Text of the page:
This is such a funny book and in this season of short days and enforced cheer you owe it to yourself to read it.
In 1982 the twenty-year-old Nina Stibbe moved to 55 Gloucester Crescent in London to become a nanny for Mary-Kay Wilmer and her sons. Wilmer was and is the editor of the London Review of Books. Her sons Sam and Will (from her marriage to the film director Stephen Frears) were ten and a half and nine years old, respectively. The playwright Alan Bennett lived across the street and came over most nights for dinner. The biographer Claire Tomalin and the writer Michael Frayn lived down the road. They had a helper, a sort of personal assistant, called Mark Nunney, who Nina likes but can never quite seem to get involved with.
Love, Nina collects the letters Stibbe sent her sister Victoria, who stayed behind in Leicestershire where she worked as an aide at an old folks home. One of the small pleasures of the book lies in piecing together the other half of the conversation. (“Sorry to hear about the gum bite… good job she had no teeth, but horrible anyway.”) Victoria didn’t like London and rarely visited, but Stibbe kept her sister apprised of all the exploits of the residents of Wilmer and her circle (everyone always dropping in on each other, like a big extended family).
These are wonderful letters: gossipy but not long-winded, punchy, dry, quick-witted, and very, very funny. (As I asked recently, what are the memoirists and biographers of the future going to do without letters?) Stibbe, who later takes a course on drama at university, is at her best transcribing bits of dialogue.
Describing a day out with her friend Misty in Brighton:
The best bit was when we went into an antique shop and Misty picked up a pickle fork with a pretty green jewel on the end.
“How much is this pickle fork?” she asked the antique man.
The man said it wasn’t a pickle fork but a runcible spoon.
Misty: What’s a runcible spoon?
Man: One of them in your hand.
Misty: But what’s it for?
Man: Pickles and such.
Later she tells Misty about Mary-Kay:
Me: She’s just very unusual.
Misty: Is she a bit mad?
Me: God, no, she’s 100 percent sane.
Misty: That’s unusual.
Me: That’s what I mean.
Mary-Kay (MK in Stibbe’s shorthand) comes across very appealingly: open-minded, smart, funny, kind to Nina, dedicated to her children but keenly aware of their faults. But Stibbe also makes gentle fun of her sometimes snooty, sometimes spacey intellectual friends, and her yuppie tastes. (It’s the early 80s, after all, and people with money are discovering eight-grain bread and balsamic vinegar.) What Nina loves most in MK is her dry wit. One letter starts “Good news! Mary-Kay has pranged the car at long last—a relief after all mine (prangs).” (Stibbe is not much of a driver, though she gives plenty of advice to her sister, who is taking lessons: “not sure Mr. T is the best instructor. He never sleeps and he’s eighty-nine.”) She goes on to fill Victoria in on the conversation at 55 later that evening:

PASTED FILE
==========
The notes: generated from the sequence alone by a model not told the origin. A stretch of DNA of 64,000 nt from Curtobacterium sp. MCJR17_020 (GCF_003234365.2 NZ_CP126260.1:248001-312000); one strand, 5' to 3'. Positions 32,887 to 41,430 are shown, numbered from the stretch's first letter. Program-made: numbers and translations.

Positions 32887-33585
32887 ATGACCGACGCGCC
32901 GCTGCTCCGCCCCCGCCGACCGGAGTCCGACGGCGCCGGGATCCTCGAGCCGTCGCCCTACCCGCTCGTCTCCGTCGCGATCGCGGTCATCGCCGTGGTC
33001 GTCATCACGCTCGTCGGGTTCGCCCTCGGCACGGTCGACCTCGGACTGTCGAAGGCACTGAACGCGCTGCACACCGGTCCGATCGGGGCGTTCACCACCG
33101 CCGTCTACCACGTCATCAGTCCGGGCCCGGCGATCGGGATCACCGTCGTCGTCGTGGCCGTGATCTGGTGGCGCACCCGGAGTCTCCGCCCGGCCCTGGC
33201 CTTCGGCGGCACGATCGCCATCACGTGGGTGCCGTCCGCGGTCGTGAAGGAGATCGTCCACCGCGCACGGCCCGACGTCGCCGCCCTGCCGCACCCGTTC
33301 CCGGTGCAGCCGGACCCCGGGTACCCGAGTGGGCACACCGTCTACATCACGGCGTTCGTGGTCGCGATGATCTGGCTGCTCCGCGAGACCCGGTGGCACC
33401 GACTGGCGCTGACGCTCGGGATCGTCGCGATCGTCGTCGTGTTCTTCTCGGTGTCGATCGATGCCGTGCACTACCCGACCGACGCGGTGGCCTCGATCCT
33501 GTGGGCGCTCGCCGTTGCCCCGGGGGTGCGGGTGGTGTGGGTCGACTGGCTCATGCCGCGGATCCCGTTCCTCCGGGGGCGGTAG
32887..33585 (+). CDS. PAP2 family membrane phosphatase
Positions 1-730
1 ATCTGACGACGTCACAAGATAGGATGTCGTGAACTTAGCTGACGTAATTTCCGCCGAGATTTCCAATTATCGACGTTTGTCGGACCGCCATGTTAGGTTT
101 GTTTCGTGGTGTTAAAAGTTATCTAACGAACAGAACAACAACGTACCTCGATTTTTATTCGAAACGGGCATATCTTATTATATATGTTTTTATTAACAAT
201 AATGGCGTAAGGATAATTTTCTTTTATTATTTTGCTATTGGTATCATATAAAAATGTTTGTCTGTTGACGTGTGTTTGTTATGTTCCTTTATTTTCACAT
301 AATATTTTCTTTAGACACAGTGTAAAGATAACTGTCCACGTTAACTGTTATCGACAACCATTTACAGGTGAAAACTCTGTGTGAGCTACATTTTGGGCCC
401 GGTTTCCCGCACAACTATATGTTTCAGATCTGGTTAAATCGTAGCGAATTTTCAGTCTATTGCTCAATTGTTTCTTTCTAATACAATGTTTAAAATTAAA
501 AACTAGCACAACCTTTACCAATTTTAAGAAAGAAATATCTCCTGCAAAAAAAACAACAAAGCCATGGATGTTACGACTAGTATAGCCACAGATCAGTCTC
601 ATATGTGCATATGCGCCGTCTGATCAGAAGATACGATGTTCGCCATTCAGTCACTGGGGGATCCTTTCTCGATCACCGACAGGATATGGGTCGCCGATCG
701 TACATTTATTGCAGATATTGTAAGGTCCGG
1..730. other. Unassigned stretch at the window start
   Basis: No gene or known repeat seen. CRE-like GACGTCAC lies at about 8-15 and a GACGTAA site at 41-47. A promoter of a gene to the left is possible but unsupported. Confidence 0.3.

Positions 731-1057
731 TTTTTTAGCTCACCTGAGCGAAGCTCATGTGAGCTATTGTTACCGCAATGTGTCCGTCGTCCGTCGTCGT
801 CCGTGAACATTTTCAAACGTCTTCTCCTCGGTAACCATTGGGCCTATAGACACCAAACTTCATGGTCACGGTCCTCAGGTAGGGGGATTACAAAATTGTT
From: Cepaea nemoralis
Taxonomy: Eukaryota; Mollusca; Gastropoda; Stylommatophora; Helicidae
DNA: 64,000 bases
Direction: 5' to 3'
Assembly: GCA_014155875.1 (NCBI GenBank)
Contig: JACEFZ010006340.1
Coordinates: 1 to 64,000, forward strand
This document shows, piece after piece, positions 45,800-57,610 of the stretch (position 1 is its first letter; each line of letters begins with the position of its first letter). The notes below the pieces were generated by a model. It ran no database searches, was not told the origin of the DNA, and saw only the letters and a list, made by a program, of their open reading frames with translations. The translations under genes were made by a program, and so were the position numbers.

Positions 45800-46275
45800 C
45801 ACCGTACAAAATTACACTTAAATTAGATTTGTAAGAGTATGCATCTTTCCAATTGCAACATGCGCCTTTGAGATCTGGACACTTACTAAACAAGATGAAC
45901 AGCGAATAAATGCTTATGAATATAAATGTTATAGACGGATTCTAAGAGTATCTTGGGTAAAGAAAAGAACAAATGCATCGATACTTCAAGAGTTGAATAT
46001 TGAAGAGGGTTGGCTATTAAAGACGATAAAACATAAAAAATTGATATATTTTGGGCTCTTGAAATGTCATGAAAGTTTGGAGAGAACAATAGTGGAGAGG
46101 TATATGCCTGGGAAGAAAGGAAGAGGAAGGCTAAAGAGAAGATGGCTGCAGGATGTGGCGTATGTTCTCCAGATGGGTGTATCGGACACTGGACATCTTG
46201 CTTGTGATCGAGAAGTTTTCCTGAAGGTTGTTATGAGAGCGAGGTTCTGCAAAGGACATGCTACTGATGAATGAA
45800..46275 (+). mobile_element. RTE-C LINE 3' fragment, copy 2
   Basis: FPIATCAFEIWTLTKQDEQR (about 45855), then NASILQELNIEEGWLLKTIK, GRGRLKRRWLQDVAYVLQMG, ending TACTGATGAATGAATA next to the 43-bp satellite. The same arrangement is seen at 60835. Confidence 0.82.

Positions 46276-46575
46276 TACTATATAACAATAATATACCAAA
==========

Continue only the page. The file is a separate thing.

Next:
Sam: It’s mum first time crashing.
Me: Yeah, but it’s worse than any of mine—in terms of damage done.
Me: Mine never required any action to be taken.
MK: Only the untangling of deception and denial.
Me: You dented the number plate—irreparably.
MK: True, but my credibility remains intact.
Another time she and MK discuss the latest fad:
Me: Do you ever do yoga?
MK: No, but I hear it’s very good.
Ne So why don’t you go?
MK: I expect I shall at some point.
Me: Me too.
(This perfectly gets the sense that yoga or things like it—pilates, say, or whatever the next thing is that all right-thinking people who love themselves and want to live forever absolutely must do—will come to us all, even those of us who have absolutely no intention of ever doing them.)
Sam & Will are just as appealing, especially since they have such a foil in their nanny, who often wants to be more immature than they are. Both Nina and Mary-Kay love to banter with them. At one point, Stibbe’s brother visits and gives Sam a “sexy pen”:
Press the top and the woman’s bra disappears. We all like it and keep pressing the top to see the bra disappear.
MK: Don’t take it to school.
Sam: Why not?
MK: Your teacher will confiscate it.